In a major victory for farmworkers and the labor movement, approximately 250 tomato harvesters in California’s Stanislaus County won unionization, United Farm Workers (UFW) announced. The victory by Di Mare workers is the first under recent state law strengthening farmworkers’ union rights, including how laborers can vote in their union elections.
“The Newman-based farming company DMB Packing is already contesting the certification,” The Sacramento Bee reported. “The California Agricultural Labor Relations Board (ALRB) will hold a hearing on the company’s objections in the next few weeks. Still, last Sunday’s celebration in the city of Madera, about 30 miles north of Fresno, showed no signs that the UFW or its newest members were worried. Instead, farmworkers were hopeful of what unionization could mean for their salaries, working conditions and lives.”
“I am happy with this victory under the new law,” Margarita, a 12-year Di Mare worker, said in a statement from UFW. “I have worked with the same salary for several years. I would like to see holiday pay negotiated so I can be with my family.” Sergio, another Di Mare worker, said he’d been afraid to unionize because of management. “But I overcame that fear because I was tired of the injustice. My message to other workers is not to be afraid. As César Chávez said: ¡Si se puede! I want to thank those who fought for the new law for their efforts.”
The win by Di Mare workers has also bolstered the iconic UFW organization, representing the labor union’s first major win in the state in six years, The Sacramento Bee said. This past summer, UFW and farmworkers also celebrated a historic victory in New York.
“I joined the Di Mare workers at their victory party on Sunday,” said UFW President Teresa Romero. “I saw the look of pride and hope in workers’ eyes. I saw their excitement. Thanks to good friends like you supporting the workers’ fight for this new law, they were able to vote off the jobsite and away from the supervisors’ prying eyes … and win!”
Farmworkers led the fierce effort to make the Agricultural Labor Relations Voting Choice Act a reality, including launching a 335-mile march from Delano to Sacramento in August 2022 to urge Gov. Gavin Newsom to support the legislation. The governor had disappointingly vetoed a version of the bill a year prior. ”Starting early in relatively mild temperatures, we have our sights set on Sacramento and the right to choose how we vote in union elections, free from intimidation or coercion,” UFW said at the time.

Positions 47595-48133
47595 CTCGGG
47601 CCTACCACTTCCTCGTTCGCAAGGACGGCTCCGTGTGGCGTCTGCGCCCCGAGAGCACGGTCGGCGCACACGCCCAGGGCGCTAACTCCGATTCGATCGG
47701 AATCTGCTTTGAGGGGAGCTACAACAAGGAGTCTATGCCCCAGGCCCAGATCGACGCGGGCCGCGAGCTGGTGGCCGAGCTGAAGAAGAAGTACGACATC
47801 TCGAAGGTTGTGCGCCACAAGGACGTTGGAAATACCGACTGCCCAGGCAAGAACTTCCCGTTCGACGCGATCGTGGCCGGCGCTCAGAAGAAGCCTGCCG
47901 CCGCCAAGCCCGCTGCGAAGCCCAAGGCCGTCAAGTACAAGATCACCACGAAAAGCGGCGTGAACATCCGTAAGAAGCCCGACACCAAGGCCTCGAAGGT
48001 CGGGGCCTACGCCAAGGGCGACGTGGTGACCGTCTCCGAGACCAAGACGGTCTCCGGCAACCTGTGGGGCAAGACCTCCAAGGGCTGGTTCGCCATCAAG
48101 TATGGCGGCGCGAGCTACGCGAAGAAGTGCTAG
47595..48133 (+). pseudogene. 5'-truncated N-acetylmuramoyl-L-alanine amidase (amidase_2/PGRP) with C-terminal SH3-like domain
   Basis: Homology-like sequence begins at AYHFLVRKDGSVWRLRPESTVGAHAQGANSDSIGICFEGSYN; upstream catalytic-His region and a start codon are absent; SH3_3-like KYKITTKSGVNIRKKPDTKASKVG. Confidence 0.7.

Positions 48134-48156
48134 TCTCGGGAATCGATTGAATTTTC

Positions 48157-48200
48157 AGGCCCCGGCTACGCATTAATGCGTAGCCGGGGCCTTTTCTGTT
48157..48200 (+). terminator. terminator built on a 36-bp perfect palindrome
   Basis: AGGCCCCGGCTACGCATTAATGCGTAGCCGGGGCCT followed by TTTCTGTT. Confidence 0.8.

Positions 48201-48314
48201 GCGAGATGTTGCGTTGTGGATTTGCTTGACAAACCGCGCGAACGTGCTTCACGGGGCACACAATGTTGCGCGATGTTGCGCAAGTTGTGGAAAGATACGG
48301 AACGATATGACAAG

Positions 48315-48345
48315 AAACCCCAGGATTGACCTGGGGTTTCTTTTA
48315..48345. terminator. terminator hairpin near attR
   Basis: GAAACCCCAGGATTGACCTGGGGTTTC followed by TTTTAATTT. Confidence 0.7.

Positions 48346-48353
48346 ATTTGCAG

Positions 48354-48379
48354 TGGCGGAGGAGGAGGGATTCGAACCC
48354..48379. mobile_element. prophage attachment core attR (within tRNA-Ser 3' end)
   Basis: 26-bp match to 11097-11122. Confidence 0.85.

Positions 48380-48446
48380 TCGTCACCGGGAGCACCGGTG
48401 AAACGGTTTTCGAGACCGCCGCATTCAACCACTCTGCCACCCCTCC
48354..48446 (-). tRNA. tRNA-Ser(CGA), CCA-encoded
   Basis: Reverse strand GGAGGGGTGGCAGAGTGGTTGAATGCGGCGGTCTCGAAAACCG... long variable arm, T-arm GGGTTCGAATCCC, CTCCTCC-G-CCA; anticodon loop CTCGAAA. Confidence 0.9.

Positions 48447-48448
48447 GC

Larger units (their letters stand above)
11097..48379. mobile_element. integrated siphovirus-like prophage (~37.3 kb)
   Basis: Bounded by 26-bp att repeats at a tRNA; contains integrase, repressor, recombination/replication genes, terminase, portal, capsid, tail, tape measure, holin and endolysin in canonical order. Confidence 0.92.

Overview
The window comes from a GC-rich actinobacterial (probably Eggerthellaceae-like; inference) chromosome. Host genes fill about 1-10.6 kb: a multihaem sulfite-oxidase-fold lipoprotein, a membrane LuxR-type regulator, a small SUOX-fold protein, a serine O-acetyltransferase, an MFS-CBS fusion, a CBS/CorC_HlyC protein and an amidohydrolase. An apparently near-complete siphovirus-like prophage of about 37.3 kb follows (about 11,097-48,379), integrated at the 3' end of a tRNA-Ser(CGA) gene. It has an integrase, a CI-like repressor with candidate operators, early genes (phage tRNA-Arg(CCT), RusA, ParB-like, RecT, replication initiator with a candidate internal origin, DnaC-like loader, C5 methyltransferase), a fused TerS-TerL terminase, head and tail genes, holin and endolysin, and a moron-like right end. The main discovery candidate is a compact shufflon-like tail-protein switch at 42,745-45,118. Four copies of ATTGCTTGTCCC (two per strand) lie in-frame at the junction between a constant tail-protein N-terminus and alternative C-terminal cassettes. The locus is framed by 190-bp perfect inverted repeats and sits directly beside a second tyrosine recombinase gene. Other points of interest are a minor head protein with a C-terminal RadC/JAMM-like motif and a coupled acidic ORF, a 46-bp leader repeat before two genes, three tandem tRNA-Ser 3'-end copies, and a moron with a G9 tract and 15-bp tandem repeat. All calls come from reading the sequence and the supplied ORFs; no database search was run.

By the time marchers reached Sacramento, temperatures had hit record-breaking triple digits. But marchers also knew that the farmworkers who put food on our tables are enduring this intense heat every season. In a victory for workers and marchers, Gov. Newsom signed the Agricultural Labor Relations Voting Choice Act in September 2022. Gov. Newsom said at the time, ‘California’s farmworkers are the lifeblood of our state, and they have the fundamental right to unionize and advocate for themselves in the workplace.'”
In New York this past summer, farmworkers and labor organizers scored one of their biggest wins in years, when 500 workers across four apple farms and one vegetable farm were unionized. “It’s the union’s biggest organizing success in years, and the first time the California-based union has organized in the north-east,” The Guardian reported. Santos Mendoza Escamilla, a Lynn-Ette & Sons worker, said he feels like he now has somebody in his corner. “Sometimes we are pushed to work so hard, it doesn’t feel doable,” Mendoza Escamilla told The Guardian. “It was always the boss’s word. Now with a union, we feel we have someone pushing back.”
Even though DMB Packing is challenging the victory in California, Cal Matters reports that Romero believes “their initial victory would encourage other farmworkers to organize and to feel more comfortable about their anonymity and job security while voting in elections.”
— United Farm Workers (@UFWupdates) November 9, 2023
“I want to thank each one of our loyal UFW supporters for everything you’ve done to help workers reach this victory,” Romero said following the Di Mare win. “Without the march and vigil this victory never would have happened. We are figuring out this process as we go along, and this fight was still not easy – the company played tricks during the election, have filed objections to the election and are still challenging the workers’ victory. We will keep you updated, because we are in this together.”
Congratulations to farmworkers at Di Mare and UFW for this momentous victory. ¡Sí, se puede!